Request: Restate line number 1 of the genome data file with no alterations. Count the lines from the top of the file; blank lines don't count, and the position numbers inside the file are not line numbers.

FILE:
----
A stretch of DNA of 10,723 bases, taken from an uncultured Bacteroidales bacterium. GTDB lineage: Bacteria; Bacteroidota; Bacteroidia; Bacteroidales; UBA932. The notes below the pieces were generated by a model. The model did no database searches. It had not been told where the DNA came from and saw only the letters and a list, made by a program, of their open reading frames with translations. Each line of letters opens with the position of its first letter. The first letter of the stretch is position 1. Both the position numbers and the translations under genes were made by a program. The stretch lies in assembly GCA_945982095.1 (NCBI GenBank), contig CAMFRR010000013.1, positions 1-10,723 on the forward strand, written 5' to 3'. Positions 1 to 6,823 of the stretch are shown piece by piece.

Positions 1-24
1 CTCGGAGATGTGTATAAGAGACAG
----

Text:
A stretch of DNA of 10,723 bases, taken from an uncultured Bacteroidales bacterium. GTDB lineage: Bacteria; Bacteroidota; Bacteroidia; Bacteroidales; UBA932. The notes below the pieces were generated by a model. The model did no database searches. It had not been told where the DNA came from and saw only the letters and a list, made by a program, of their open reading frames with translations. Each line of letters opens with the position of its first letter. The first letter of the stretch is position 1. Both the position numbers and the translations under genes were made by a program. The stretch lies in assembly GCA_945982095.1 (NCBI GenBank), contig CAMFRR010000013.1, positions 1-10,723 on the forward strand, written 5' to 3'. Positions 1 to 6,823 of the stretch are shown piece by piece.